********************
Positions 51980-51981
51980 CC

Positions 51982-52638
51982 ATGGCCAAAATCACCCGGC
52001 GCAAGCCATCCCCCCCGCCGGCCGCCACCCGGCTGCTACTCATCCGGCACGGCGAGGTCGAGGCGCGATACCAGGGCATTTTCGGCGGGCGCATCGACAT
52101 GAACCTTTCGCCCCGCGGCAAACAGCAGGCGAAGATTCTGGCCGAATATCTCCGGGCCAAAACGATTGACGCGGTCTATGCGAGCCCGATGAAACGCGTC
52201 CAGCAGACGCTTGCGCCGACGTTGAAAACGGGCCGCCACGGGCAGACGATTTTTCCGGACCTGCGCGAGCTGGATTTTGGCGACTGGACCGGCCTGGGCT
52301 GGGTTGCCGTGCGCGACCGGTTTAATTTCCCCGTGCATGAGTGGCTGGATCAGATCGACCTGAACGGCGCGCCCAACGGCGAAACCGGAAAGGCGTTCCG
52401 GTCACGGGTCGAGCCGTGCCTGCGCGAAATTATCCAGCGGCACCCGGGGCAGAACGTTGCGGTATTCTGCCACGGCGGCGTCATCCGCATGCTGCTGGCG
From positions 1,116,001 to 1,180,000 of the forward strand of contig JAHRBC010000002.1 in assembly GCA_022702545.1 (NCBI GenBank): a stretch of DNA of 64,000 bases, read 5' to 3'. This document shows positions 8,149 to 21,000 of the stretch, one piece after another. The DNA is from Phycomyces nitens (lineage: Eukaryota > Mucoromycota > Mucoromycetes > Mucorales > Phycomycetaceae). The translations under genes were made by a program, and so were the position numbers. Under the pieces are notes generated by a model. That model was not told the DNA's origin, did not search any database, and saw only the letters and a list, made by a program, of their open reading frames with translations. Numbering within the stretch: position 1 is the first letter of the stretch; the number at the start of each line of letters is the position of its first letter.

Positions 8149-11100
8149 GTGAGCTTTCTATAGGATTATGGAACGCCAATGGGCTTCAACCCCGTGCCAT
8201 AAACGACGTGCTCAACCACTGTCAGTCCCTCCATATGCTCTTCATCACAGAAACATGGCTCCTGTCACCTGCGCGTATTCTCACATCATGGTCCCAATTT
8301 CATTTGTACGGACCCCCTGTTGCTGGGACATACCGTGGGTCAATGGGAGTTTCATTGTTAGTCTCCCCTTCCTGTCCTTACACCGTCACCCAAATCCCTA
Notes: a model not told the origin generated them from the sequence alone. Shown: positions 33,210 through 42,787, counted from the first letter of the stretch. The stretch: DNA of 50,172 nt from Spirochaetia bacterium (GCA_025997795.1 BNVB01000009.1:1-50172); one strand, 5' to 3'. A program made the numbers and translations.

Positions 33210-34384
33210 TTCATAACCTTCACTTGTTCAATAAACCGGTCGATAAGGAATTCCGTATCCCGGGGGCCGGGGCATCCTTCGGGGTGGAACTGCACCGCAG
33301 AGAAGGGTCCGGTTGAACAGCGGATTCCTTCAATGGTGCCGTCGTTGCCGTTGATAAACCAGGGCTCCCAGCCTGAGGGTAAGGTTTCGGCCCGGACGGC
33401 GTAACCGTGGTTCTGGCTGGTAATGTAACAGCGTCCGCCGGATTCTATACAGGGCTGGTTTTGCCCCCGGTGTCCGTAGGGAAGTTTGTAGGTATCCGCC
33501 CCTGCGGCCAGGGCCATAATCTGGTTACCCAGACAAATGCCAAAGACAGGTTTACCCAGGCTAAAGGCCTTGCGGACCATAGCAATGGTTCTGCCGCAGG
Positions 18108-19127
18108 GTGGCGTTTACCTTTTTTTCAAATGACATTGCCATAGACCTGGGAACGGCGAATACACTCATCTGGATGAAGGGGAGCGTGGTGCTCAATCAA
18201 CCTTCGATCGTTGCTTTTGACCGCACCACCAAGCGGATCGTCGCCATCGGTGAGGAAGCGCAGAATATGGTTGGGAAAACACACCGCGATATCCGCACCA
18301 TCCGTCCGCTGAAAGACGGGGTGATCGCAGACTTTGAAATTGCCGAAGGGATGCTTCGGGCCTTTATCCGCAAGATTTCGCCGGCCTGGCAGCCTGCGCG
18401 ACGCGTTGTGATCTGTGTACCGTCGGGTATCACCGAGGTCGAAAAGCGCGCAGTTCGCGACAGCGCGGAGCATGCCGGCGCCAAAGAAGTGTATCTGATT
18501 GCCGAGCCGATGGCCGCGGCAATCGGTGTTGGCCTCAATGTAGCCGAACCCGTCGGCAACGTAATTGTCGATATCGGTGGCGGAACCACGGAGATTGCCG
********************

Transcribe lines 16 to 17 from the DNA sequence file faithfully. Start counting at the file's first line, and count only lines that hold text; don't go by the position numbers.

Positions 33210-34384
33210 TTCATAACCTTCACTTGTTCAATAAACCGGTCGATAAGGAATTCCGTATCCCGGGGGCCGGGGCATCCTTCGGGGTGGAACTGCACCGCAG